It’s easy to be confident when stocks or property prices are going up. But when you read negative news like unemployment rates rising or property prices falling, it’s easy to lose confidence.
Here are some tips on remaining confident, no matter what the headlines say.
Have a positive mindset
With confidence things seem more achievable. Just like getting in the right mindset or a job interview or overcoming a personal challenge. It’s no different with investing. Investing with a fear mentality to begin with can prevent investors from finding opportunities, recovering money from past losses or making the right decisions.
Some investors view risk completely different to a confident or experienced investor. Everyone has a different perspective of risk. Know where your limits are so you are able to tolerate market fluctuations. Get in the mindset that accepts that prices do fall and develop a mental strategy on how to stay calm and move forward positively.
Be well prepared
The way you feel confident about what you’re doing in anything is to feel like you knowwhat you’re doing. Confidence comes from education and research. Investing in what you understand and know will help you reach your financial goals. Seek advice from professionals if you are unsure.
Change your focus
It’s a high possibility that sometime throughout investing a decision you make won’t go as planned. This of course can drop your confidence, but don’t let your past stop your future progress. By learning from where you went wrong you can make better decisions and move forward. Focus on what you can achieve, not what you haven’t achieved.
When you hear bad news it’s natural to start wanting to act based on this information. However, if you sell during down times out of fear (rather than circumstances) you could miss out on the inevitable upswing, which can sometimes happen quickly. Don’t let short-term bumps in the road distract you from your plan.
Although people have different ideas about when they want to retire and with how much, it’s important to have these end goals in mind. A slow and steady approach always wins long-term. Remember, you need to have flexibility for your short-term goals so they can meet the outcomes of the long-term game.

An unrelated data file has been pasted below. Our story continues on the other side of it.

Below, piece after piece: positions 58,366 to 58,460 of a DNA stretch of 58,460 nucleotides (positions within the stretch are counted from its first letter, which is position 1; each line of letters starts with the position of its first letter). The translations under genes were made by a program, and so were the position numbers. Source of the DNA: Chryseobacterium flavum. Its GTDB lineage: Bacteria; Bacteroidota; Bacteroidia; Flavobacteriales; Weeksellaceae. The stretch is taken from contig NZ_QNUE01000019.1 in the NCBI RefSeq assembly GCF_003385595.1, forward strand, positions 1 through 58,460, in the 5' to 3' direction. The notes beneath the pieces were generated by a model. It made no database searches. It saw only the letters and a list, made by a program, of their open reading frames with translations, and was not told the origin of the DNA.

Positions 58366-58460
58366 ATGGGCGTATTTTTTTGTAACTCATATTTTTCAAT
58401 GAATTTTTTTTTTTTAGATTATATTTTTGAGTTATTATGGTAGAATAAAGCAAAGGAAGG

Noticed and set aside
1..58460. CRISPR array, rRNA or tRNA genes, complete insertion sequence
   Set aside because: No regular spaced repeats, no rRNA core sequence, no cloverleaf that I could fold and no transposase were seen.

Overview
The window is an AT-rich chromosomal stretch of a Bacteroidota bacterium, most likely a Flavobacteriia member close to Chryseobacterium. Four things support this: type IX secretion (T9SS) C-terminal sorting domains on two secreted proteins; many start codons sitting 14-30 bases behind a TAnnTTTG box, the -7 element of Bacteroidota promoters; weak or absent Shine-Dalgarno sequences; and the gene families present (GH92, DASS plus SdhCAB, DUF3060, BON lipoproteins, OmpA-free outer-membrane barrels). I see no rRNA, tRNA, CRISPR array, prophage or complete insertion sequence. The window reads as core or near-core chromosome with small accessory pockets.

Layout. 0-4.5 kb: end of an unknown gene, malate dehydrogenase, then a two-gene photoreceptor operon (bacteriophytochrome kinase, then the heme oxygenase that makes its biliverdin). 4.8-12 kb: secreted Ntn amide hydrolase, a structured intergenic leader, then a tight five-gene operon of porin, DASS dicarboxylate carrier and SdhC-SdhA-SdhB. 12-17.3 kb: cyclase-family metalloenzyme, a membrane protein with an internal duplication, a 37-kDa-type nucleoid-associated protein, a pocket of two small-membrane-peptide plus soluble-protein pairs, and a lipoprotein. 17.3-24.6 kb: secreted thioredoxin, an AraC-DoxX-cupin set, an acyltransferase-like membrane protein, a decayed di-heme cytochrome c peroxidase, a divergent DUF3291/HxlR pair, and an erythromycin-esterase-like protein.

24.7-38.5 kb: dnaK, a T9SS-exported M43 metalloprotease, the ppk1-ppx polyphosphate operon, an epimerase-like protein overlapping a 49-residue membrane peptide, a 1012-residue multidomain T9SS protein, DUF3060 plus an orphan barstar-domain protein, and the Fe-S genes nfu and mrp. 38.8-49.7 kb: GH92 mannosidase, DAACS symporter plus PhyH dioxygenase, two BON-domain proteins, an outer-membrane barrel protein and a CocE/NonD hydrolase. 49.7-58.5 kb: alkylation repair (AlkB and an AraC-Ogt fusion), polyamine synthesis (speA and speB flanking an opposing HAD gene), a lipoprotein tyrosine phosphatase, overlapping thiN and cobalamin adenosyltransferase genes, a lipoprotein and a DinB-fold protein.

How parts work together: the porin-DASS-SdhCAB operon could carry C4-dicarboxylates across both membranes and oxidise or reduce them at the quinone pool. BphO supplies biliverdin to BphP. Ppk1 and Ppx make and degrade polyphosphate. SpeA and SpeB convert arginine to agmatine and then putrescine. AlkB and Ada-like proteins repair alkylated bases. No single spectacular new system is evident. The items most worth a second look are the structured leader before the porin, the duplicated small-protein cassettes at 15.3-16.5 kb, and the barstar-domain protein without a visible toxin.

Investing through financial hardship
As a property investor it’s highly likely that you have or will experience financial hardship at least once during your investment journey. These times of stress and hardship can be caused by many factors, including market fluctuations, periods of rental vacancy, increases to outgoings and maintenance, or even a substantial change to interest rates.
While such periods are never comfortable and can take the fun out of a once high performing portfolio, it’s important to know that you are not alone, that such challenges are commonplace in property investing circles around the country and there are options available.
In some circumstances it is often that the investor has a sound portfolio, however, they are just requiring temporary assistance to get them through the tough period and emerge out the other side.
In Australia, banks and financiers are required to consider offering you flexible payment arrangements during periods of financial hardship. Other service providers, like insurance and phone companies, can also provide their customers with financial hardship arrangements.
The key to accessing these flexible arrangements and payment plans is getting in early. Ideally, before you fall too far behind, it will place you in good stead to work proactively with them to set a suitable and manageable arrangement.
Here are some tips on dealing with financial hardship:
- Make a list of all the debt you owe. Find out what payments are necessary to bring your accounts up-to-date so that you have a clear position on what you need to negotiate.
- Get real and assess how long your position will last for. Do you require 3, 6 or 12 months of relief? Do you need to plan for longer?
- Formalise a Budget to gain a clear understanding about what income you have to work with, what commitments can be made and which need to be deferred.
- Financial arrangements with banks, financiers and creditors can include: postponed or deferred payments, loan restructuring, interest only repayments, temporary overdrafts, lines of credit or entering into refinancing or debt consolidation arrangements.
There are a number of helpful resources available for further guidance through tough periods outlined below.
If your property is not already managed by us and you’re considering switching, you may be interested to know our competitive fees:
Management fee – 8% of rental income
Monthly admin fee $5
Letting fee – 1 week’s rent
Lease renewal – ½ week’s rent
*All prices are plus GST
You’ll experience a world of difference that you’ll remember long after the short-term promises have been forgotten.